• Tell me about a time you needed to get information from someone who wasn’t very responsive. What did you do?
  • Give me an example of a time when you did not meet a client’s expectation. What happened, and how did you attempt to rectify the situation?
  • Describe a time when you had to interact with a difficult client. What was the situation, and how did you handle it?
  • Tell me about a time you were under a lot of pressure. What was going on, and how did you get through it?
  • Tell me about a time when you had to balance different priorities. How did you handle this?
  • Give me an example of a time when you were able to successfully persuade someone to see things your way at work.
  • Describe a time when you saw some problem and took the initiative to correct it rather than waiting for someone else to do it.

For more information on this and other topics, go to my Instagram or Facebook page. Good Luck!

Asking for a Promotion


Asking for a promotion is not easy, but it is an essential part of your career growth. There are so many things that can go wrong, but so much that can go right. Once you get past the nerves associated with putting yourself out there, you will gain confidence in yourself and in your capabilities.

So, how do you get started on ensuring a successful meeting? Well, its all about communication and preparation:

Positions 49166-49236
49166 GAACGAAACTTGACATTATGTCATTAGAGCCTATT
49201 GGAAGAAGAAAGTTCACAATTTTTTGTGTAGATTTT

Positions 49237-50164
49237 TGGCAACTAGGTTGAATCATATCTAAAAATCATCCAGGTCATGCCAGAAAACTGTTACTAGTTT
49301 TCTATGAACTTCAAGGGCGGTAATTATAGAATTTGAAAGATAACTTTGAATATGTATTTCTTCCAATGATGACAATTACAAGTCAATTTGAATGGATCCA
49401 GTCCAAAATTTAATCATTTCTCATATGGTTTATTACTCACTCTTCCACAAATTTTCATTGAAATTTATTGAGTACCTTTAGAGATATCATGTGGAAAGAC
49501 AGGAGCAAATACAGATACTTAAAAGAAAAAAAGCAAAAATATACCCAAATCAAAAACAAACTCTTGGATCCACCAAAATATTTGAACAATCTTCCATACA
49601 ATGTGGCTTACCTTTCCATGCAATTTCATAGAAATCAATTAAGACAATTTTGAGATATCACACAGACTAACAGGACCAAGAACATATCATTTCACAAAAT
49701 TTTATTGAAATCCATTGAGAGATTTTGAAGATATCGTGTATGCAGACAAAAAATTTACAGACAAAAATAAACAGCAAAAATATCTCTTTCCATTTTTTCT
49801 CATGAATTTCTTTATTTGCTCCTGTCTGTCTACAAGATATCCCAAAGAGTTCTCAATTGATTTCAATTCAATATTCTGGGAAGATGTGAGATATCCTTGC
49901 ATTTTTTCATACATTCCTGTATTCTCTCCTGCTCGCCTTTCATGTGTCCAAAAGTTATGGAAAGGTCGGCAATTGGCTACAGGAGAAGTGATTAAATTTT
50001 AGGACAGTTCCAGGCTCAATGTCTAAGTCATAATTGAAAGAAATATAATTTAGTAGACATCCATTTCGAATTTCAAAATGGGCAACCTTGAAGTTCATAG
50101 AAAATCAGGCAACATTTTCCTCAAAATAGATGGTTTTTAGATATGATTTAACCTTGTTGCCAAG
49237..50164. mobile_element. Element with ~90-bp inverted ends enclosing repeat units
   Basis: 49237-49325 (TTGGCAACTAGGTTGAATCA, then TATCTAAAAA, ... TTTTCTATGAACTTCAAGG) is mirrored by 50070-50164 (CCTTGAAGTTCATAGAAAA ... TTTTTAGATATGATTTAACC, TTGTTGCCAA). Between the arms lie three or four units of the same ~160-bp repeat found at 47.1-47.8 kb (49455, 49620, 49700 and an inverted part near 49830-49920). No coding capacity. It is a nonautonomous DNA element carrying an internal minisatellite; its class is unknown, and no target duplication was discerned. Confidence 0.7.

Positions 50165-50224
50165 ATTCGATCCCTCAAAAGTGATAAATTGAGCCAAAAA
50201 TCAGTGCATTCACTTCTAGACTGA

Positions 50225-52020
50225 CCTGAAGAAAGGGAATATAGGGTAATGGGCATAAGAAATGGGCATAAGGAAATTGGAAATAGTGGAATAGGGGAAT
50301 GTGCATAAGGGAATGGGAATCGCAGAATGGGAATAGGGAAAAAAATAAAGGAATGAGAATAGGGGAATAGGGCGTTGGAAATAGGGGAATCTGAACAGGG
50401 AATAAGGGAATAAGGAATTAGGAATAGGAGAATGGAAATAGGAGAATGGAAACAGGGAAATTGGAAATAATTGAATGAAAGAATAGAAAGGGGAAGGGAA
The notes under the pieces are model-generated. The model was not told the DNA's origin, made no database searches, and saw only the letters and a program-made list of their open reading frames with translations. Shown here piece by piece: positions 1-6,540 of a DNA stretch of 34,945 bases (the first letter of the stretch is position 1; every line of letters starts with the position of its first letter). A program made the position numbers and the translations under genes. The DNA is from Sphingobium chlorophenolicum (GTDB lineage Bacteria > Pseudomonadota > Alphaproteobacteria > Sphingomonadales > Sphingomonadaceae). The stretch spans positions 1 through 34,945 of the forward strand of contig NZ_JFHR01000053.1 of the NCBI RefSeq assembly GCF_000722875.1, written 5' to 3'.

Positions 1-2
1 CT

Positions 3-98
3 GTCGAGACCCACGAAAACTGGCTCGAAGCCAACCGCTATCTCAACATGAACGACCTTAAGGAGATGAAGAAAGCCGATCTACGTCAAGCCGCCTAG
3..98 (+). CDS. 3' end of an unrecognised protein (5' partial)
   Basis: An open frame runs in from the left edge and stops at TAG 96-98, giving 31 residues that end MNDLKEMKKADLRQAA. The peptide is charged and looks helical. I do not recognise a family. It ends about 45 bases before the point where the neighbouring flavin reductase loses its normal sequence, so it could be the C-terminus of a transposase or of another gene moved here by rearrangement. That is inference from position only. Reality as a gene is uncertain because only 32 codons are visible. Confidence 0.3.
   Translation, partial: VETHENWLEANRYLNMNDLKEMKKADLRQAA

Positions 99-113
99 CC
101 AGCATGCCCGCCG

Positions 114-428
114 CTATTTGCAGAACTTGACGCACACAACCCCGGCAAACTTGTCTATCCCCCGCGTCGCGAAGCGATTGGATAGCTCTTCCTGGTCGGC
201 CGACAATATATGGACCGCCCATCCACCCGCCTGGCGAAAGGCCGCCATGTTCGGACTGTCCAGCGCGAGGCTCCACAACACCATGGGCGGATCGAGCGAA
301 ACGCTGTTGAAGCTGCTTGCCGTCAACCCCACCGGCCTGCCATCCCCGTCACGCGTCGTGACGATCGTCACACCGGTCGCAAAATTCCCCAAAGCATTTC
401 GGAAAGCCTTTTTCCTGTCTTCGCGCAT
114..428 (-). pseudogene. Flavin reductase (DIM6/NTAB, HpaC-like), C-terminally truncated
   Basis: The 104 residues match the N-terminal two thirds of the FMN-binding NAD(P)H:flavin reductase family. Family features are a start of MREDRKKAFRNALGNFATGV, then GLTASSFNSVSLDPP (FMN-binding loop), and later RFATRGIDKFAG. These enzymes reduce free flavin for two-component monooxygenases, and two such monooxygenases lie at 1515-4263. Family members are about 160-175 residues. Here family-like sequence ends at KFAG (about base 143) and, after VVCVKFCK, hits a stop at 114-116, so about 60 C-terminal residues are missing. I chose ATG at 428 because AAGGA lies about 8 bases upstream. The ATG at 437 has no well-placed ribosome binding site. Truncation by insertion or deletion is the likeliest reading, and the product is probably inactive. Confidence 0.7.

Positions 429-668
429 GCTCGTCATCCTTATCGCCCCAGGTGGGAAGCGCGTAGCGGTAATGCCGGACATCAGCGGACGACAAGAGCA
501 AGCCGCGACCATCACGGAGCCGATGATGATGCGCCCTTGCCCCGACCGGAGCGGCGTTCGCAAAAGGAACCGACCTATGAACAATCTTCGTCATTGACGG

1. Think about what you want: What is your goal? New title? More money? Management responsibilities? Would this new role align with your skillset? What about alignment with the company’s objectives? Make sure you are 100% sure of the ask before going into this meeting.
  2. Build your case: Come prepared for the question “What have you done to deserve this promotion?” Write out a few bullets ahead of time with your main accomplishments and be prepared to discuss them. Also, explain to them why you are ready to take on this new position. It is your job to sell yourself.
  3. Consider the timing: The best time is always during your annual review, but its not always the most convenient. If you need to move things quicker, then make sure you consider other factors with regards to timing. For example, it may not be the best time to ask after a round of layoffs or a loss in revenue. But perhaps after a great quarter, this may be the right time.